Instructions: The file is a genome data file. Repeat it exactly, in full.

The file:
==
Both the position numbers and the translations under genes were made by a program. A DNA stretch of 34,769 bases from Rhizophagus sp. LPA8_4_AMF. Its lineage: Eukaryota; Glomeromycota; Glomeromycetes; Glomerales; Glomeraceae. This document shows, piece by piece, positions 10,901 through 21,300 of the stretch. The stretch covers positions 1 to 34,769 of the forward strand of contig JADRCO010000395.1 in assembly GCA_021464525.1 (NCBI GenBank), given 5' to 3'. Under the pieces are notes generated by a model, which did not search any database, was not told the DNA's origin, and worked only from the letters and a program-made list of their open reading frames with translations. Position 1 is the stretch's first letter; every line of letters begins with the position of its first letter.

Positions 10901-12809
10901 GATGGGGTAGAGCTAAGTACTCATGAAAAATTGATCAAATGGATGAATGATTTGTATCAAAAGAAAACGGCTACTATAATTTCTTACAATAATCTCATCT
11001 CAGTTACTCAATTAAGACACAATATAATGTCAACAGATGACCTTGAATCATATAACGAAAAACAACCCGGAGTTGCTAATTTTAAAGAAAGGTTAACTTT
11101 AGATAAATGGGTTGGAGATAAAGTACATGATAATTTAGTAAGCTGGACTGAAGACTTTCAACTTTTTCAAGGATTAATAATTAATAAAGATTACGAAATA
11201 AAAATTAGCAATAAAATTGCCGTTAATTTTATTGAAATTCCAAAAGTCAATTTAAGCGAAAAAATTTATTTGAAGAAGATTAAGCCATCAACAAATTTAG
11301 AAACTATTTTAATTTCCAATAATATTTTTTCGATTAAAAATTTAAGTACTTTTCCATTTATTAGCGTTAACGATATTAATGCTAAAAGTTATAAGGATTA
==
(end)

Both the position numbers and the translations under genes were made by a program. A DNA stretch of 34,769 bases from Rhizophagus sp. LPA8_4_AMF. Its lineage: Eukaryota; Glomeromycota; Glomeromycetes; Glomerales; Glomeraceae. This document shows, piece by piece, positions 10,901 through 21,300 of the stretch. The stretch covers positions 1 to 34,769 of the forward strand of contig JADRCO010000395.1 in assembly GCA_021464525.1 (NCBI GenBank), given 5' to 3'. Under the pieces are notes generated by a model, which did not search any database, was not told the DNA's origin, and worked only from the letters and a program-made list of their open reading frames with translations. Position 1 is the stretch's first letter; every line of letters begins with the position of its first letter.

Positions 10901-12809
10901 GATGGGGTAGAGCTAAGTACTCATGAAAAATTGATCAAATGGATGAATGATTTGTATCAAAAGAAAACGGCTACTATAATTTCTTACAATAATCTCATCT
11001 CAGTTACTCAATTAAGACACAATATAATGTCAACAGATGACCTTGAATCATATAACGAAAAACAACCCGGAGTTGCTAATTTTAAAGAAAGGTTAACTTT
11101 AGATAAATGGGTTGGAGATAAAGTACATGATAATTTAGTAAGCTGGACTGAAGACTTTCAACTTTTTCAAGGATTAATAATTAATAAAGATTACGAAATA
11201 AAAATTAGCAATAAAATTGCCGTTAATTTTATTGAAATTCCAAAAGTCAATTTAAGCGAAAAAATTTATTTGAAGAAGATTAAGCCATCAACAAATTTAG
11301 AAACTATTTTAATTTCCAATAATATTTTTTCGATTAAAAATTTAAGTACTTTTCCATTTATTAGCGTTAACGATATTAATGCTAAAAGTTATAAGGATTA